On 19 November 1981 the culture department at the Council of Mallorca held the first of what has since become an annual conference. It was the first Jornades d'Estudis Històrics Locals. A prime objective of this conference was to allow young researchers to present their projects and discuss them with those of greater seniority and experience. Initially, project submission was open only to researchers who were resident in the Balearics. This soon changed. The door was thrown open to international researchers, and some of the results of these conferences were published.
Next week, on 28 and 29 October, the thirty-third conference will take place. It will be held at the university's Sa Riera building in the street named after one of the more important figures in recent Mallorcan history, Miquel dels Sants Oliver, the journalist and political thinker who, it might be argued, was the father of twentieth-century Mallorcan tourism. Its theme will be the era of the Taifa of Denia, the Muslim kingdom that was one of various other taifas that were formed after the disintegration of the Caliphate of Cordoba. The Denia taifa was all important in Mallorcan history, as it controlled Mallorca. One of the presentations is entitled "Power and culture in Mallorca (or rather Mayurqa) in the eleventh and twelfth centuries". Others include the use of coins in the taifa and the relationship between Islam and Christianity.
Overseeing all this is the Institute of Balearic Studies. a consortium for the diffusion and promotion of Balearic culture and the development of the Catalan language. Presentations, papers have, therefore, to be in Catalan, and you wouldn't really expect them not to be. But this does have one drawback. The audience is not as wide as it might be.
In December 2009 the institute published a whole collection of papers. It stretches to over five hundred pages. I have a copy, and much as I might attempt to read some of it, over five hundred pages would be taking an interest a bit far. Yet, what this particular publication contains (and it is the second volume) are papers devoted to the theme of studies of the local press by which is meant not so much newspapers or magazines but research devoted to towns across Mallorca. The conference on local history studies is not the only conference of its type. There are similar conferences in various towns as well. Alcúdia, as an example, will be holding its latest conference over three days at the end of next month; the ninth such conference to be held.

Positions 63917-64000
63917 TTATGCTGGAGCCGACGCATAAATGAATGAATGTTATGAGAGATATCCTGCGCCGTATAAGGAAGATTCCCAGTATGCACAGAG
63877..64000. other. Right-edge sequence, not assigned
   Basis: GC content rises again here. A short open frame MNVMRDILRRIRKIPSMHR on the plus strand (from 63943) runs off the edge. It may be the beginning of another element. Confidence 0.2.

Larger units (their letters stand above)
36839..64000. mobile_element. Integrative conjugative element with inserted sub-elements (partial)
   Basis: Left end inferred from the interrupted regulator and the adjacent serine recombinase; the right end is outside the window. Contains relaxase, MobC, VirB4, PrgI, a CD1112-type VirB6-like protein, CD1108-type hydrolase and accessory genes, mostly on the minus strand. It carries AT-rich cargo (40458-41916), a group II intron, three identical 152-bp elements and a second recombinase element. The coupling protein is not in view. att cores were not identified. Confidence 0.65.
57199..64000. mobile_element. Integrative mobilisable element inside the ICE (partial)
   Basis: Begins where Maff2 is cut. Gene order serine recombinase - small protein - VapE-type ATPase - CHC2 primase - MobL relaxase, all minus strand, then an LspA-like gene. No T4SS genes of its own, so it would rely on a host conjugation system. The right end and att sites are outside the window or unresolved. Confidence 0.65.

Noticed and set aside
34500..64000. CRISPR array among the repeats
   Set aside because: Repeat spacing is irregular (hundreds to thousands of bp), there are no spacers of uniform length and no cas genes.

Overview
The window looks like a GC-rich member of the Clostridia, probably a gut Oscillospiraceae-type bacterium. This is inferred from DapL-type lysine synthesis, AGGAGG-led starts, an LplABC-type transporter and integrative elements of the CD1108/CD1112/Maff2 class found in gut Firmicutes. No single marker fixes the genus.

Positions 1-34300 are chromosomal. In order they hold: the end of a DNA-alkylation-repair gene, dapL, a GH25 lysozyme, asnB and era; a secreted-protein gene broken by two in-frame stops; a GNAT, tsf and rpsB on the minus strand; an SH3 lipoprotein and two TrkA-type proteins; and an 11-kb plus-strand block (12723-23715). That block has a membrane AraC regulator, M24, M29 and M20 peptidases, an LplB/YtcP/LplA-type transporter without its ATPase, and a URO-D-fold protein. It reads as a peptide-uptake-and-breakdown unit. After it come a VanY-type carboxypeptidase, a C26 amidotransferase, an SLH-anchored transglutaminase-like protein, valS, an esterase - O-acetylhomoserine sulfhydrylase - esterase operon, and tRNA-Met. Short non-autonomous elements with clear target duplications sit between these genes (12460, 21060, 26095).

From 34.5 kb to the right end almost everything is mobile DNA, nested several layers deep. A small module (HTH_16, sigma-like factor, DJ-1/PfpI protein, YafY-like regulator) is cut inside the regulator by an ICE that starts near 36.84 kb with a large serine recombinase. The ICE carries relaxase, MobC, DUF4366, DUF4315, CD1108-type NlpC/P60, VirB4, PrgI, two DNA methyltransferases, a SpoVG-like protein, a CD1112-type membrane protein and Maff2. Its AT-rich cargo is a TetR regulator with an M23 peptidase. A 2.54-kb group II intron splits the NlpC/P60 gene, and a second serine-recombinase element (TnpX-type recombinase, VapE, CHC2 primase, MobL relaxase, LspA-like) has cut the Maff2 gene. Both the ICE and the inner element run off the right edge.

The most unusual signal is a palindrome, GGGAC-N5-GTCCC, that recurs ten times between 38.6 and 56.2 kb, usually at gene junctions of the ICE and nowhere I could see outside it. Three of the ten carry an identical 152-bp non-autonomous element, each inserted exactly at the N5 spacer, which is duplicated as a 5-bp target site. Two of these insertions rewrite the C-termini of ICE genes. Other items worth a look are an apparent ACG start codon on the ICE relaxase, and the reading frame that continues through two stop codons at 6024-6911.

The collection of papers published in 2009 doesn't cover every town on the island - it was the second volume after all - but if I start to list the towns that it does cover, then you will get an impression of how comprehensive the collection is: local studies in Alcúdia, in Algaida, in Ariany, in Campanet, in Campos. In addition, there is a separate collection - "The Civil War in Mallorca: village by village" - while there are also papers to do with Menorca. Most of the papers are entitled "local studies of ...", but there is one which dispenses with this. It is simply called "The Local History of Pollensa". It is in fact more a history of historians who have contributed to the town's history, but its pages are naturally enough full of the stuff of the local history.
The papers in the collection, though academic, are not presented in the manner in which much academic research is, i.e. in the formulaic style highly valued by academia in which methodology and proof of research rigour can seem to assume greater purpose than the message and which is thus totally baffling to anyone unused to, for instance, the detail of statistical analysis or literature reviews.
This might all sound like dry stuff but it isn't, and fortunately some of the more extreme academic material which does get published in the proceedings of town's local studies conferences finds its way into more digestible forms, such as the histories which town halls have produced. I have, by way of example, a couple - one for Sa Pobla and one for Santa Margalida. They're in Catalan, but they are also goldmines of information.
The point is, though, that someone without any understanding of Catalan wouldn't even start to read them, and so vast resources go to waste in terms of taking local history to a wider audience. And these are vast resources. Mallorca does history extraordinarily well and in great detail: not just the broad brush stuff of conquest, kings and battles but the more focused stuff, as with the histories of each town.
Mallorca desperately wants the foreign visitor to engage with its history and its culture. It has a wealth of history and of material which explains it. Development of the Catalan language by all means, but history is not or should not only be Catalan.